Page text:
Roger Federer is on same level as Pele, Michael Jordan and Muhammad Ali, says Boris Becker

By @saihoops on
Roger Federer, Roger Federer on French Open
Tennis - Match for Africa 3 - Federer v Murray - Zurich, Switzerland - 10/04/2017 - Switzerland's Roger Federer reacts during the Match for Africa 3 benefit tennis match against Andy Murray of Britain. Reuters / Arnd Wiegmann

German tennis great Boris Becker reckons that Roger Federer has now joined the ranks of Pele, Michael Jordan and Muhammad Ali as the greatest sportspersons in history. The 35-year-old Federer won Grand Slam No. 18 earlier this year when he beat arch rival Rafael Nadal in a classic five-set final at the Australian Open.

“I would compare Federer with the likes of Pele, Michael Jordan and Muhammad Ali. He has transcended to a different level. He does something that was called impossible. He attracts millions of new fans who understand what it feels like to get older. He changes the clock. He plays like a 25-year-old and looks like a 25-year-old, but in his passport it says 35. It’s a beautiful thing," Becker told The Sun in an interview. 

After losing to Milos Raonic in the semi-finals of last year's Wimbledon, Federer took a lengthy, six-month break from the sport to rehab from the arthroscopic knee surgery he underwent last February. At the time, many analysts felt Federer lacked the conditioning needed to survive the rigours of a Grand Slam tournament, essentially writing him off as a threat to beat the likes of Novak Djokovic, Andy Murray and Rafael Nadal. However, Federer has made a rollicking start to 2017, rising from World No. 17 to World No. 4 in quick time.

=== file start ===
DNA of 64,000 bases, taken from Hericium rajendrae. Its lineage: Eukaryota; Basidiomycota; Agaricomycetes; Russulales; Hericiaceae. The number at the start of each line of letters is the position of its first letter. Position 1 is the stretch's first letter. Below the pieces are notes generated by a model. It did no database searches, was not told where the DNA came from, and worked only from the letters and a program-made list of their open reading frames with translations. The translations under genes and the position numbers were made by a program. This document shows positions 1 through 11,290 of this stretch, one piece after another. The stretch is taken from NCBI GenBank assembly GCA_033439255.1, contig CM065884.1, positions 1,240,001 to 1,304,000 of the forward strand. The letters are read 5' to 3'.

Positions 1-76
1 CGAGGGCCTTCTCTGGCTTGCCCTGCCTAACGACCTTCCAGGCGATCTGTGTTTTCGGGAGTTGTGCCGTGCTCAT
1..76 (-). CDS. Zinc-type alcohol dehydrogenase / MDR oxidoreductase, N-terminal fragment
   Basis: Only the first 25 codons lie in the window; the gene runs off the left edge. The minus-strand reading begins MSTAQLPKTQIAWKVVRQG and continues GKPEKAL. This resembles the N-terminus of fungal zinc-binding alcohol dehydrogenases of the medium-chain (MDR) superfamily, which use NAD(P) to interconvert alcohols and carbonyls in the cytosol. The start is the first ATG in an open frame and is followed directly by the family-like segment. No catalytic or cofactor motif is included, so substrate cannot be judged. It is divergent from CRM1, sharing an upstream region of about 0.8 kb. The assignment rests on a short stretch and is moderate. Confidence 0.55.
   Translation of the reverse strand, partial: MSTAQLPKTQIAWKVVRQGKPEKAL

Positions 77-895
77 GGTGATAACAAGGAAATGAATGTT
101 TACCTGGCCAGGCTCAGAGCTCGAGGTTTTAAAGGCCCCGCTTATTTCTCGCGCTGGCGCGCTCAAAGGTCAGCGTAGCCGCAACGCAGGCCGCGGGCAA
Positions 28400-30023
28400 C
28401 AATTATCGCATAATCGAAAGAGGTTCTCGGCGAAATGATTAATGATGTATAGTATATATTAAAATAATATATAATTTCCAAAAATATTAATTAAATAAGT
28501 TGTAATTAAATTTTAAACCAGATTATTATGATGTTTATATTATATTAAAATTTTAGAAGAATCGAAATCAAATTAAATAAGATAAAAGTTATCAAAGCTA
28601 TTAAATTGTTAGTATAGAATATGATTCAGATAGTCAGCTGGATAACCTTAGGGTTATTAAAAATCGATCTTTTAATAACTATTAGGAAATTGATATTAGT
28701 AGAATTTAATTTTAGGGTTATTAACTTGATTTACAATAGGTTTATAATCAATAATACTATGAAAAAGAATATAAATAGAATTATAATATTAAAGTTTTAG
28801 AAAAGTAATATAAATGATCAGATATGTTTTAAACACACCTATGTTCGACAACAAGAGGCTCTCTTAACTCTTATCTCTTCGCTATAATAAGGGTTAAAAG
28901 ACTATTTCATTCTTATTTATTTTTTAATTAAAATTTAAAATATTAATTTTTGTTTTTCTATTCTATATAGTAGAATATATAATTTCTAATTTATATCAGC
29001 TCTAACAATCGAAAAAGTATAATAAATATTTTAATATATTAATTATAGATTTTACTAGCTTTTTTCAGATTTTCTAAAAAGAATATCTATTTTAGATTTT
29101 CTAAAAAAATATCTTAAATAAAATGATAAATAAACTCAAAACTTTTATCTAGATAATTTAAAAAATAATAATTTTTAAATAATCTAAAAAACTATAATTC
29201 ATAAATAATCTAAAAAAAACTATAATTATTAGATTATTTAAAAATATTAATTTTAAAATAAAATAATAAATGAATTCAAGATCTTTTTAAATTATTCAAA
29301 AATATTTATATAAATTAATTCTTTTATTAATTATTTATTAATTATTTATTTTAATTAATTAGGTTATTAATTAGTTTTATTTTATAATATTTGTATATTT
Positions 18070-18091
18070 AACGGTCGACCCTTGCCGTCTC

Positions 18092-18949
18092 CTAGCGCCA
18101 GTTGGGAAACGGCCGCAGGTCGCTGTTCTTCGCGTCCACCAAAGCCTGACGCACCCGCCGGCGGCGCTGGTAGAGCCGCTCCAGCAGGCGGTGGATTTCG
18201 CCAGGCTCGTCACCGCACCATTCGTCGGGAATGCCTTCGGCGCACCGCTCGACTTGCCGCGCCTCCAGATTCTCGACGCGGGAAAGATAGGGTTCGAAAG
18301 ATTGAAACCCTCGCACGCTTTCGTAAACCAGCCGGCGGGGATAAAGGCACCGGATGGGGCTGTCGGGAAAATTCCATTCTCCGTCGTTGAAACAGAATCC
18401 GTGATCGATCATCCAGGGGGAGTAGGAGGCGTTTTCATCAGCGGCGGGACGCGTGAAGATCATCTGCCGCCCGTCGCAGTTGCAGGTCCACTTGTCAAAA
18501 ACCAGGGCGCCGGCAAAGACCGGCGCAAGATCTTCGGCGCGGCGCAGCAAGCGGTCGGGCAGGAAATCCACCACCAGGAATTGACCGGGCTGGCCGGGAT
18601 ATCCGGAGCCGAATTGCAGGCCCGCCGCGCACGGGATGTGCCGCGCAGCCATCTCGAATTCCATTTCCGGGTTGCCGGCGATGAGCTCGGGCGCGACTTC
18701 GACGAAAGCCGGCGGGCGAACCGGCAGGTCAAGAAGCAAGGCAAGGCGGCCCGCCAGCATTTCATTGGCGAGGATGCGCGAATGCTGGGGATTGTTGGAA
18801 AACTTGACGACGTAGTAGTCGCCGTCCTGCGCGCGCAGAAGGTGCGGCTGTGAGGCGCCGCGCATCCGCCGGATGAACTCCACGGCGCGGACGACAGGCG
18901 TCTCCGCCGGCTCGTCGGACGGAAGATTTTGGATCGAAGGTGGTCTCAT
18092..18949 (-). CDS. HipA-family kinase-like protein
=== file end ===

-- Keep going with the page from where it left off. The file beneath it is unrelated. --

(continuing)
Boris Becker feels the Big Four will dominate tennis again

Becker was admittedly surprised when Federer captured the 2017 Australian Open. Typically, players require at least a few months to regain rhythm after making a comeback from a lengthy break. “Everybody starts the year fresh, at zero. You need the first two tournaments to get your confidence back and your feeling for the court. In Roger’s case he is full of it, while Andy and Novak haven’t yet delivered this year. It’s much easier to play tennis when you are full of confidence. It’s always a challenge trying to stay at No 1, but it’s especially dangerous if it’s someone who has done it before," added Becker, hinting that Federer and Nadal are still capable of beating the younger and faster duo of Djokovic and Nadal. 

With Federer wisely picking-and-choosing events from the packed ATP calendar, the Swiss master could easily play at a high level for another few years. “Roger knows how to pace himself, he knows how to schedule. And I wouldn’t completely write off the man from Spain, Rafa. He also had a fantastic beginning of the year and his time is coming now. We are back to the golden era of the Big Four competing against each other, the comeback of the Big Four. Everybody starts the year fresh, at zero. You need the first two tournaments to get your confidence back and you are feeling for the court," said Becker, who won six Grand Slams during his illustrious career.

Roger Federer, who turns 36 this August, became the oldest Grand Slam winner in 45 years when he captured the 2017 Australian Open. A few months later, he became the oldest player to win an ATP Masters 1000 title when he overcame Stan Wawrinka during the Indian Wells finals. Ken Roswell of Australia (37 years and 2 months) remains the oldest player to win a Grand Slam title in the Open Era. Federer would need to win a Grand Slam in early 2019 to break Roswell's 45-year-old record? Could he actually pull it off?